Caught in the Crossfire
Life in war zone chaotic, but evangelistic opportunities abound
April 17, 2013
Rubble is all that remains of this Syrian neighborhood.
As the exodus of Christians from Syria continues unabated, more reports are surfacing of the alarming conditions facing those who choose to remain.
“When people leave their houses in Syria in the morning to go to work, they say goodbye to their families in case they don´t come back. There are suicide bombers and car bombs going off all around,” a ministry leader in Damascus told Christian Aid Mission.
It is estimated that around 70 to 80 percent of the Christian population has fled Syria, particularly from the major cities where the fighting has been most intense. Over one million refugees, both Christian and Muslim, have fled the civil war and poured into the neighboring countries of Jordan, Turkey, Iraq, Lebanon and Egypt. The majority of those refugees, some 335,000, have sought refuge in Jordan.
Christian Aid Mission assists several Middle East ministries in providing emergency relief and spiritual help, both to Syrian families who stay in their homeland and to refugees who have relocated to other countries.
The stories from inside Syria describe extremely harsh and dangerous living conditions for everyone. Few people are employed. The infrastructure is in tatters. People are beheaded. Girls are raped and killed. The prices for gas and food are ten times what they were two years ago.
But according to the ministry leader, the situation is even more threatening for Christians because they face persecution from all sides of the conflict. There are al-Qaeda, dissidents from the Syrian army, a Muslim group called Victory, and other factions.
Some 300 churches in and around Syria have been damaged or destroyed. Before the revolution, Syria was governed as a secular nation, and Christians enjoyed some measure of freedom to worship in their churches.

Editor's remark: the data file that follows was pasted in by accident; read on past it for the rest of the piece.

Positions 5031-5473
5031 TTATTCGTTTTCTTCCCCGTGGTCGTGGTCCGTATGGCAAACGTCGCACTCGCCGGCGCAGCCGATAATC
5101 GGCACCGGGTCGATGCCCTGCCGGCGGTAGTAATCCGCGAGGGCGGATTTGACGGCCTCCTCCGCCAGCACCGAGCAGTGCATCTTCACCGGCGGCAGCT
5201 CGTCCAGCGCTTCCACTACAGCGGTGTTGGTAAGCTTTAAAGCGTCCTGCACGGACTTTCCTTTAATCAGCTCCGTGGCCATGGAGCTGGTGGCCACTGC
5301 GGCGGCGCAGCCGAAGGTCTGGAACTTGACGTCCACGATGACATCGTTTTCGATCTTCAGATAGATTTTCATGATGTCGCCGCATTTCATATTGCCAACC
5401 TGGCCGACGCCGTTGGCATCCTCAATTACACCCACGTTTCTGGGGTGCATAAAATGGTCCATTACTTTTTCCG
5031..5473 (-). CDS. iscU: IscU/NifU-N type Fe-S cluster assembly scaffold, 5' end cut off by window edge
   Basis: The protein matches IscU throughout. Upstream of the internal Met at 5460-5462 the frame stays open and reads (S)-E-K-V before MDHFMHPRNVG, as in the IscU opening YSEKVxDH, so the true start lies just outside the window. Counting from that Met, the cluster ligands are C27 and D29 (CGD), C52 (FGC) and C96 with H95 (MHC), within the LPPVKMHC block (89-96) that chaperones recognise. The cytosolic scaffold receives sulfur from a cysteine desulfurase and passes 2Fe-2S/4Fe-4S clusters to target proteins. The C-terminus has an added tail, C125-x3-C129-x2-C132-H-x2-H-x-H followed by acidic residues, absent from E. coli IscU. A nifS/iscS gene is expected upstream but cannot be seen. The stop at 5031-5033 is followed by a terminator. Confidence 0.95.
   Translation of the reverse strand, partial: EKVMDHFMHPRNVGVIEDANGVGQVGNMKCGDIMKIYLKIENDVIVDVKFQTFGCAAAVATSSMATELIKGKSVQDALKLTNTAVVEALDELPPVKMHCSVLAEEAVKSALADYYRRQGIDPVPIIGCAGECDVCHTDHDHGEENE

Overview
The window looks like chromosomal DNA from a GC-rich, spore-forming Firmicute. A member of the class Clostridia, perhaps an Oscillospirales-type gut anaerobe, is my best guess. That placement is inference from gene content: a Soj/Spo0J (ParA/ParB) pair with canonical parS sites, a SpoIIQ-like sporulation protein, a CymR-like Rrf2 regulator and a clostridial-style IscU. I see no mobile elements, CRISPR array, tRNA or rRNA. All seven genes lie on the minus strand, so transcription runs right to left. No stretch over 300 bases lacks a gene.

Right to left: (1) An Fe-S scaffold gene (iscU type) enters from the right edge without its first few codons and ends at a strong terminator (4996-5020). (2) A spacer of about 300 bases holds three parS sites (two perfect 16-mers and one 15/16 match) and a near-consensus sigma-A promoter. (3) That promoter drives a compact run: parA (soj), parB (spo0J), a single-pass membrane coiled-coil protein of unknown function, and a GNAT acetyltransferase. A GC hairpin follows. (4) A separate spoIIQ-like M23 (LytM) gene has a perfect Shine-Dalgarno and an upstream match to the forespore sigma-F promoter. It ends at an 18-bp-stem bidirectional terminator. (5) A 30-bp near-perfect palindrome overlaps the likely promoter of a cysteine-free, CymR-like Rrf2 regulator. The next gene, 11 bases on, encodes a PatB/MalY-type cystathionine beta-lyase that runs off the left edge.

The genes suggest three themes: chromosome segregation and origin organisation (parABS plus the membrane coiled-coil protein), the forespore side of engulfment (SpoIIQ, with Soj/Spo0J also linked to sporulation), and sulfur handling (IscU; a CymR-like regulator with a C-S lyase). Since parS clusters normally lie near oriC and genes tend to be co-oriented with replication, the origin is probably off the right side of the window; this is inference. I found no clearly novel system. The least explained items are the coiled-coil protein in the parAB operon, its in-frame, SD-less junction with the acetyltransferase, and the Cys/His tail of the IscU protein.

Most Christians remain supportive of President Bashar al-Assad. The legal protection afforded them by the current government would most likely vanish, if the rebels seize power.
In spite of the tenuous situation, God is moving and subtle changes are taking place. The Syrian government appears to trust Christians more and is permitting them to freely do mission work and evangelize.
“One reason is because the Christians are not politically active. Their purpose is to build a heavenly kingdom,” explained a spokesperson for Christian Aid Mission. “They are showing the love of Christ in tangible ways that were not possible before the war. Christians now have unlimited opportunities for ministry in Damascus.”
Everywhere they turn, children are subjected to the harsh realities of war.
Syrian believers who remain are providing food packages, clothing, shelter, and New Testaments to people who have been displaced from their homes and relocated to other communities. These acts of compassion give them the opportunity to share the gospel.
“They visit Muslim neighborhoods and help them as much as they can, and they evangelize more than ever before now that the government has given them the green light to do so,” the Syrian ministry leader shared. “Muslims in these areas now trust Christians, because it’s the Christians who provided for them and stayed beside them. Lots of Muslims have experienced the love of Jesus and the Christian faith.”
An aggressive house church movement has begun because of the targeting of Christian worship centers. This plan also makes it safer for Muslims who have converted to Christianity, as they would not be seen entering a church building.
As part of the movement, believers in Damascus have been challenged to hand out at least one New Testament each day. Others are distributing New Testaments to people on the streets and door-to-door. Currently 5000 copies are being transported to the city, with more shipments planned this year. The cost of a New Testament is $5.